They're white, they're from the Arctic, and they're coming down from the sky earlier than usual in Minnesota.
No, it's not snowstorms, thankfully, but a possible movement of snowy owls, who are native to Canada but have been known to spend the occasional winter in northern Minnesota to hunt for food, the Minnesota Department of Natural Resources says.
However, they're apparently extending beyond their usual stomping grounds in the state, have been seen last month as far south as Minneapolis, Edina and Richfield, signaling a possible "invasion" of the birds, the Star Tribune reports.
The paper says an irruption (not a typo; it's a word for a sudden burst in population of an animal species) of this magnitude was last seen in 2013, referred to by bird enthusiasts as an "invasion year"; however, experts cautioned that the owls can be "unpredictable," so all bets are off.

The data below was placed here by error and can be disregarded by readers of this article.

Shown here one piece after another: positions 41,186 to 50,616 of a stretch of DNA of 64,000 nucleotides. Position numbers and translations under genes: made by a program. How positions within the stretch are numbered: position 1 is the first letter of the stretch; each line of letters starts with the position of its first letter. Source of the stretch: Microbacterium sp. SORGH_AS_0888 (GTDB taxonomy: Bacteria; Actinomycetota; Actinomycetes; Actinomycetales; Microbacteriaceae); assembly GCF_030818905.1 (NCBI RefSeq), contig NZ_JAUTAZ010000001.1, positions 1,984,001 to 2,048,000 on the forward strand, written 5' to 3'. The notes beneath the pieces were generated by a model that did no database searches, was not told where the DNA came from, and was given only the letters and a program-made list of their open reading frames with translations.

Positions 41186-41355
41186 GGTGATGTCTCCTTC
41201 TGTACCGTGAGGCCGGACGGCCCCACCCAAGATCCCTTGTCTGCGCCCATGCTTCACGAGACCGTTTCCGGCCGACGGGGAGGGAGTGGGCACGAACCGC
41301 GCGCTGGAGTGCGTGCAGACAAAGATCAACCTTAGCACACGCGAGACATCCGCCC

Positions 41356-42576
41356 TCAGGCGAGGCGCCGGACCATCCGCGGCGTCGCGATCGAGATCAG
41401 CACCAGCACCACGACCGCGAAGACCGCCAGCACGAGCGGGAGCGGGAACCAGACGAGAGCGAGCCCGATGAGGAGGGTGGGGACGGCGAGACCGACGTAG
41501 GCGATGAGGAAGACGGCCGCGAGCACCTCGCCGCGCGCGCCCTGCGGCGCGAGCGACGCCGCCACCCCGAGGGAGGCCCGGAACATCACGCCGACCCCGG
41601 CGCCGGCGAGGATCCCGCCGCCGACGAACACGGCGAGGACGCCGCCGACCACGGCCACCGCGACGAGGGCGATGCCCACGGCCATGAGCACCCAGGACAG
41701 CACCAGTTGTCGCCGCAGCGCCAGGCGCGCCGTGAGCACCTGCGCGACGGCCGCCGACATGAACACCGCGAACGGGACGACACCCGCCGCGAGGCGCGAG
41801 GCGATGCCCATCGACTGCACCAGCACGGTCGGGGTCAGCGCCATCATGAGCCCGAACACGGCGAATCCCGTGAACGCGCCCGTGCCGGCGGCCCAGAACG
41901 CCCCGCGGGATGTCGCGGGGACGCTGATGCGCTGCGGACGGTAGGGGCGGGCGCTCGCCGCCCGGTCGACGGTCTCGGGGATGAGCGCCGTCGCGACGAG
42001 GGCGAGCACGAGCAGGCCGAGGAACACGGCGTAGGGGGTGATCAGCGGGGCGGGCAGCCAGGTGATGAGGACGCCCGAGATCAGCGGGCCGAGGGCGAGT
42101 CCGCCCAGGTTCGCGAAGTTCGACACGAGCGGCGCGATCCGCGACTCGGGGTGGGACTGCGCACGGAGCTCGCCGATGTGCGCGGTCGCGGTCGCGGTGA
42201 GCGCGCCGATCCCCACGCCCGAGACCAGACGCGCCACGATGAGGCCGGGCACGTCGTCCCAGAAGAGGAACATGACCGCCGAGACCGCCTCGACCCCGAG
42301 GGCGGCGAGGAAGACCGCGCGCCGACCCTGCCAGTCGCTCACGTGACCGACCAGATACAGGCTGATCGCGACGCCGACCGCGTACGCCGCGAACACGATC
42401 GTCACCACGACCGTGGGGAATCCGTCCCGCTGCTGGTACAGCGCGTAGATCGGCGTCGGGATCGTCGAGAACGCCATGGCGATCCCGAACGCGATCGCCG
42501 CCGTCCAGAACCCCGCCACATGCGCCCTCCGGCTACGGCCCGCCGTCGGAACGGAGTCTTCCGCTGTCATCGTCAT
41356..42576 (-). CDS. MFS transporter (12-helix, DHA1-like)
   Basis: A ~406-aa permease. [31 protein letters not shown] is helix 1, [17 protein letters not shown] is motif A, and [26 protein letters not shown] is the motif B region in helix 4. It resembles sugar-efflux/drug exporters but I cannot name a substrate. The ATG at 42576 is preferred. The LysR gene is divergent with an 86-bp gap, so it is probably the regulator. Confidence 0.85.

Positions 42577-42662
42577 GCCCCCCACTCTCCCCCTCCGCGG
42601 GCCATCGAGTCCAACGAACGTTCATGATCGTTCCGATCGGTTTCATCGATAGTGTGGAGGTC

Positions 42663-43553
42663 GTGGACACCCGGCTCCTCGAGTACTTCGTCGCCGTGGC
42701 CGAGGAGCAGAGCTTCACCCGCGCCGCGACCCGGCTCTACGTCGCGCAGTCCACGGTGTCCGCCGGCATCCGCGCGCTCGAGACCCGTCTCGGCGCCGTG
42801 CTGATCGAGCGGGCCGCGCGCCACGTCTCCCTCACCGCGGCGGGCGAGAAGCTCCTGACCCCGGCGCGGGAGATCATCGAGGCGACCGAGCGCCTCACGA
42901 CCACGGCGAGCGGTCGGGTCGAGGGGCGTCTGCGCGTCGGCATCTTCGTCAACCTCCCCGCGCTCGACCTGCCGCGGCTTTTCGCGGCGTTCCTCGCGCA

More recently, the raptors have been spotted where one would expect to see them, in the north-central Minnesota cities of Bemidji and Pinewood, where one was found injured this week, the Bemidji Pioneer reports.
They're pretty and make for a tempting photo-op since they're a relatively rare visitor in Minnesota, but taking pictures should be the extent of your contact with a snowy owl if you are lucky enough to see one.
A wildlife specialist tells the Bemidji Pioneer that the birds are best left alone if encountered, partly because the presence of humans can stress the animals.
Speaking of pictures, though, we already have some photographic proof that an irruption, if not an invasion, is underway.
The photos above and below were snapped and sent into BringMeTheNews by Facebook user Ken Greshowak, who noted the location as Rices Point, Duluth, with Wisconsin's Bong Bridge in the background.
Greshowak also notes that the current snowy owl irruption has started "much earlier than anticipated" this year.